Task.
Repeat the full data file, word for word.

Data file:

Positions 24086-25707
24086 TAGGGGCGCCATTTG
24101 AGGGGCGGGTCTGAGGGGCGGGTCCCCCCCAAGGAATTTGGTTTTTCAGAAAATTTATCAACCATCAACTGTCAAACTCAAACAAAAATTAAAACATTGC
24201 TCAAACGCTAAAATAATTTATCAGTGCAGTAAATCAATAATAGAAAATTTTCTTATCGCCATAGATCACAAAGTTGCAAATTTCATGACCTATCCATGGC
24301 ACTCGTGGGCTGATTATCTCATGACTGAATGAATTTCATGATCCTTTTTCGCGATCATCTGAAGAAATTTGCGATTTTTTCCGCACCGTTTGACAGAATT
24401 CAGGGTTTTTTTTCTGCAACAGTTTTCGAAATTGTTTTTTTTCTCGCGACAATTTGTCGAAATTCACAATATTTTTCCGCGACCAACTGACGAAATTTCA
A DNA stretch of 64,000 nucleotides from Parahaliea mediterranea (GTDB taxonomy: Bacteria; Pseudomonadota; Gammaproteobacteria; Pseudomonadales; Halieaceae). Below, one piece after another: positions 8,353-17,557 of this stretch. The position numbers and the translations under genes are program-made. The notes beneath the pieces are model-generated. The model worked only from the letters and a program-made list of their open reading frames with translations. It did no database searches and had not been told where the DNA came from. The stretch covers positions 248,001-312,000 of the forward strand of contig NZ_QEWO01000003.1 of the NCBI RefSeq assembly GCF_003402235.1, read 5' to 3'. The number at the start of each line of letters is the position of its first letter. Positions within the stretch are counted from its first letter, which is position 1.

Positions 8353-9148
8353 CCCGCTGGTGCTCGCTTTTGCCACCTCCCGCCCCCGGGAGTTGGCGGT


Positions 24086-25707
24086 TAGGGGCGCCATTTG
24101 AGGGGCGGGTCTGAGGGGCGGGTCCCCCCCAAGGAATTTGGTTTTTCAGAAAATTTATCAACCATCAACTGTCAAACTCAAACAAAAATTAAAACATTGC
24201 TCAAACGCTAAAATAATTTATCAGTGCAGTAAATCAATAATAGAAAATTTTCTTATCGCCATAGATCACAAAGTTGCAAATTTCATGACCTATCCATGGC
24301 ACTCGTGGGCTGATTATCTCATGACTGAATGAATTTCATGATCCTTTTTCGCGATCATCTGAAGAAATTTGCGATTTTTTCCGCACCGTTTGACAGAATT
24401 CAGGGTTTTTTTTCTGCAACAGTTTTCGAAATTGTTTTTTTTCTCGCGACAATTTGTCGAAATTCACAATATTTTTCCGCGACCAACTGACGAAATTTCA
A DNA stretch of 64,000 nucleotides from Parahaliea mediterranea (GTDB taxonomy: Bacteria; Pseudomonadota; Gammaproteobacteria; Pseudomonadales; Halieaceae). Below, one piece after another: positions 8,353-17,557 of this stretch. The position numbers and the translations under genes are program-made. The notes beneath the pieces are model-generated. The model worked only from the letters and a program-made list of their open reading frames with translations. It did no database searches and had not been told where the DNA came from. The stretch covers positions 248,001-312,000 of the forward strand of contig NZ_QEWO01000003.1 of the NCBI RefSeq assembly GCF_003402235.1, read 5' to 3'. The number at the start of each line of letters is the position of its first letter. Positions within the stretch are counted from its first letter, which is position 1.

Positions 8353-9148
8353 CCCGCTGGTGCTCGCTTTTGCCACCTCCCGCCCCCGGGAGTTGGCGGT